Author Topic: IR lucky imaging of long-lens landscapes  (Read 998 times)

Øivind Tøien

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IR lucky imaging of long-lens landscapes
« on: April 24, 2023, 11:59:13 »
My recent technical foray into asto cam imaging with a small sensor and lucky imaging made me wonder what a similar technique as used on the moon could do for long-distance landscapes when combined with IR imaging. The three high mountain peaks of the Alaska range, Mont Hayes, Hess Mountain and Mont Deborah more than 150km south of Fairbanks seemed like a suitable target. The day was clear, but with quite a bit of haze almost hiding the mountains. Here is a cropped view from the webcam at the Geophysical Institute, simulating the view with a normal lens. The arrow points to Hess Mountain. Mont Hayes on the left side and Mont Deborah next to Hess Mountain at the right side.
#1



So I mounted all the lens power I have, which is the 300mm f/4 PF with TC-14E + TC-20E III stacked. First a full frame of Hess Mountain from D500, contrast turned all the way up in CNX-D, and with as much sharpening that I could apply without creating too much artifacts:
#2



A crop of this frame similar to that used for the asto cam reveals problems with optical quality of the air between the lens and target:
#3



The the same frame of Mont Hess captured with the ASI678MC astrocam at a 2um pixel pitch with a 685nm IR pass filter. Stack of the best 25% of 2000 video frames. The angle of view is about 0.6° which is about the same as a 4000mm lens on a full frame body.
#4



A view of the 4216m tall Mont Hayes with similar technique also demonstrates how the IR pass filter cuts through the haze. The lucky imaging can only do so much though. There are notable parts that are more blurry than others.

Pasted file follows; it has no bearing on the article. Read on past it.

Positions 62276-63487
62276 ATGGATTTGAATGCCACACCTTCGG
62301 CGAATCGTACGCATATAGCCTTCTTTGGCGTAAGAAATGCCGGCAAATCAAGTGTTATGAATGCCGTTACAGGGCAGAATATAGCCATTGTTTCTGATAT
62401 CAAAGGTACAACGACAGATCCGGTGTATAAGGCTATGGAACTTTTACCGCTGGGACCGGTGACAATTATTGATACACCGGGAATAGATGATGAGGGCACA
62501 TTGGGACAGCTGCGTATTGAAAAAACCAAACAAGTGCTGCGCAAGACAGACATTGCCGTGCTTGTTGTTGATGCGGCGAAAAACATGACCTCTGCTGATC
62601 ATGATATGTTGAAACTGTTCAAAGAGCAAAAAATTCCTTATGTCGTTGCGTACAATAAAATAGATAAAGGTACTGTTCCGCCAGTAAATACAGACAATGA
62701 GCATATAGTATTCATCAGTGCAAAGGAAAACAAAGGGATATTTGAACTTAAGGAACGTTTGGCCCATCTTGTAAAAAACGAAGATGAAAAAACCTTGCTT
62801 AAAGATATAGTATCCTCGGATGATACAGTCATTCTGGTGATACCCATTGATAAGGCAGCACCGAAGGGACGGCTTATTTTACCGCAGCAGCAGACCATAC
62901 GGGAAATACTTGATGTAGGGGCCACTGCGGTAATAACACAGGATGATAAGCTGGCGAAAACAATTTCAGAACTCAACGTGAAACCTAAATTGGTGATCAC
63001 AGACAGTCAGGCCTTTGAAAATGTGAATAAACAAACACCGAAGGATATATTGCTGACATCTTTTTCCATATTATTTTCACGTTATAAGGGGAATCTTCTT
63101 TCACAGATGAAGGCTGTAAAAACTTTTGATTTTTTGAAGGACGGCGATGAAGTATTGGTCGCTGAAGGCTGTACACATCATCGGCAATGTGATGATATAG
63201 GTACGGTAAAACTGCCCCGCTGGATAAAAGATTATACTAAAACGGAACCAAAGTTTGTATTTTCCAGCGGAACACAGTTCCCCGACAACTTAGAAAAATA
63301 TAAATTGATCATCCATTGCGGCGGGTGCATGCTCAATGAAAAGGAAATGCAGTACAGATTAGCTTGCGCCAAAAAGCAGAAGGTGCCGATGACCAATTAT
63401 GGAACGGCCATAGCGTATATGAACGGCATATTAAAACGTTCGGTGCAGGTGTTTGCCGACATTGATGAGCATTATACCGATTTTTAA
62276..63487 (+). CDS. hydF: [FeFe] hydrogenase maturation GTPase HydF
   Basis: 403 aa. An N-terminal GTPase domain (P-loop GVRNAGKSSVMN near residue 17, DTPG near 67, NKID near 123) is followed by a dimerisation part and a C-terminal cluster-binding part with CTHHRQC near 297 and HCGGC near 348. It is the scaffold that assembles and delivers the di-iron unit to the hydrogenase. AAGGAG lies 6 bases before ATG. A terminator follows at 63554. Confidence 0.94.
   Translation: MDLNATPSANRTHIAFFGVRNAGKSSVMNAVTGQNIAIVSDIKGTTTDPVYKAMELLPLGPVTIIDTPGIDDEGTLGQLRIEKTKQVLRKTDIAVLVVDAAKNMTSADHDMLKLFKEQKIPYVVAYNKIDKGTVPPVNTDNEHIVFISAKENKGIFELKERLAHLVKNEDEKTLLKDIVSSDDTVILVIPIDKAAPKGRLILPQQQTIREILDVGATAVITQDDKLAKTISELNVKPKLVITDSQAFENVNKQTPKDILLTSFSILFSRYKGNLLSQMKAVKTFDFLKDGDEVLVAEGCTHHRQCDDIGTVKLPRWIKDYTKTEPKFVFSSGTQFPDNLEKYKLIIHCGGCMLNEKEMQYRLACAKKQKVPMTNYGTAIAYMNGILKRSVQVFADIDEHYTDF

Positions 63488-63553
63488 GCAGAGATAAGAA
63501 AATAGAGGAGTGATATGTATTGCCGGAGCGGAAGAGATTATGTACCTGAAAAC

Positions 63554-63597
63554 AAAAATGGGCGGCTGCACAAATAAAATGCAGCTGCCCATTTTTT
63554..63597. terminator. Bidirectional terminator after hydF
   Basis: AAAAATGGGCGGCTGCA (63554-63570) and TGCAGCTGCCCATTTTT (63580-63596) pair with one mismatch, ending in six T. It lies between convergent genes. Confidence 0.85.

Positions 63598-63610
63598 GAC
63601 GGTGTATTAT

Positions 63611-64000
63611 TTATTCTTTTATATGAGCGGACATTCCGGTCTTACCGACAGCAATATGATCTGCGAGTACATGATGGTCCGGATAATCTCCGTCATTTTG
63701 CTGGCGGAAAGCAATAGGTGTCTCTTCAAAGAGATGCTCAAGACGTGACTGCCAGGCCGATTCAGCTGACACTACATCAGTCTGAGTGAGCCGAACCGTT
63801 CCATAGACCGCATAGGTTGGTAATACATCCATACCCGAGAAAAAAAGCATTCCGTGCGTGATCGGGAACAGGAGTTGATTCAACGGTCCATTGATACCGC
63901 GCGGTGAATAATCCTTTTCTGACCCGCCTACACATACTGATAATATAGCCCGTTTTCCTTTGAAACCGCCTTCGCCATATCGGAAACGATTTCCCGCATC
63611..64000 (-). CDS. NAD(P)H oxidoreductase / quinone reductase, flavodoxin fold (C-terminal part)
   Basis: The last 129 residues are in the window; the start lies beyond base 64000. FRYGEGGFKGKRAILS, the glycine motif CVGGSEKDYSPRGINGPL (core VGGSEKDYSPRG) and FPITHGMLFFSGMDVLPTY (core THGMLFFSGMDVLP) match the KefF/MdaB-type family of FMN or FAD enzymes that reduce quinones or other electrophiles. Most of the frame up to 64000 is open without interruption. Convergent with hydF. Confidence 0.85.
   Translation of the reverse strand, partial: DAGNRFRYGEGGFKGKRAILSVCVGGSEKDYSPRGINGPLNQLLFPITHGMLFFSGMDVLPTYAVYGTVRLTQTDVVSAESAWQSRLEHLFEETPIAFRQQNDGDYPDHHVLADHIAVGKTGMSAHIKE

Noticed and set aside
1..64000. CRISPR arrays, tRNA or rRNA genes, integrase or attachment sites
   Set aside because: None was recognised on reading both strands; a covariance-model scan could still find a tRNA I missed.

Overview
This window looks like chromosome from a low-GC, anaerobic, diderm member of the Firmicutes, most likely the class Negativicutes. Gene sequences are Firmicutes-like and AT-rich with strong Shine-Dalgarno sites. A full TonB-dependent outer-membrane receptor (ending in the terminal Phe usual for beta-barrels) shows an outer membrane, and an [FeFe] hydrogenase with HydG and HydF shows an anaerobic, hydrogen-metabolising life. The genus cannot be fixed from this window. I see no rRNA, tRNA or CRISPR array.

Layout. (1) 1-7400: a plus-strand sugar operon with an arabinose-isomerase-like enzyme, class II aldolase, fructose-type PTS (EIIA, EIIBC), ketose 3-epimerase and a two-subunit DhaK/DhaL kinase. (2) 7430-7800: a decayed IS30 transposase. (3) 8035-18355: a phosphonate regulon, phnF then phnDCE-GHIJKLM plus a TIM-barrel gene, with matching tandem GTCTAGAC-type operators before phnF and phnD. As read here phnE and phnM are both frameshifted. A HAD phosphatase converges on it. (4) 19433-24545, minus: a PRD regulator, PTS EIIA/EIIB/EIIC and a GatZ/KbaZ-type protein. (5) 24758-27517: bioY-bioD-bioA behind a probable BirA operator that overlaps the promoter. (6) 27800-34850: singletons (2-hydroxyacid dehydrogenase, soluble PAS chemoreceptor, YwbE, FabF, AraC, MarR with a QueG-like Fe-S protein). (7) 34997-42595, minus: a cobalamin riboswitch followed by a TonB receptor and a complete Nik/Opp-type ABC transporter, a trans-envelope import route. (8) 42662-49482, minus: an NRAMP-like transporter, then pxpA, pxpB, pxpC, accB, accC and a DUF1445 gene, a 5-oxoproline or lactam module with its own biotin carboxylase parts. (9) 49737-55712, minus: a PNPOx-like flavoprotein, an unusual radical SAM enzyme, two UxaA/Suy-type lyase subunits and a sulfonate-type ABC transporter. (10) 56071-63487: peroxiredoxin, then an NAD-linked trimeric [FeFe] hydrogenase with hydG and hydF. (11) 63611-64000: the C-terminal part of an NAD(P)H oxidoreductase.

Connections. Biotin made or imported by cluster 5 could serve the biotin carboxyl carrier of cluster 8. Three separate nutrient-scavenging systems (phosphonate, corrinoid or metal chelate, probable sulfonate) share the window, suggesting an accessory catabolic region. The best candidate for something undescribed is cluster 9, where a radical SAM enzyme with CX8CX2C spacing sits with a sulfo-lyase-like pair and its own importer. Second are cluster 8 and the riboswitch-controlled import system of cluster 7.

#5



Then finally a stich of two horizontal frames of Mont Deborah's peak to reveal a little more of this 3761 m tall mountain. The elevation at my vantage point in Fairbanks is only about 200m.
#6





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Birna Rørslett

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Re: IR lucky imaging of long-lens landscapes
« Reply #1 on: April 24, 2023, 12:06:33 »
Oooh, nice. We'll all have to go get astro cams now :)

I'm positively surprised this much of optical quality remains after adding two TCs to the master lens.

Øivind Tøien

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Re: IR lucky imaging of long-lens landscapes
« Reply #2 on: April 24, 2023, 12:38:28 »

Yes, it is quite surprising- but then there is the stacking and wavelet sharpening that helps bring out the last details. The resulting f/ratio of 11 with the lens wide open is supposed to be well matched to the 2uM pixel pitch according to common advices in the planetary imaging fora, it is quite common to use 3x Barlows (tele extenders) on the scopes. But I discovered later that I had the lens stopped down 2/3 stop in this case (forgot to turn the D500 off after that first capture when dismounting the D500, so the the aperture used for that remained), so there would be more diffraction than optimal for the 2um pitch.  It is not a very practical setup for landscape imaging though, depending on a computer for the recording and each of those 2000 frame videos takes about 16GB!
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Akira

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Re: IR lucky imaging of long-lens landscapes
« Reply #3 on: April 24, 2023, 13:38:07 »
So, the first image is already an equivalent FOV of 1280mm?  That is amazing!  This is a great way to utilize an astro camera combined with an IR filter.  Thank you for sharing.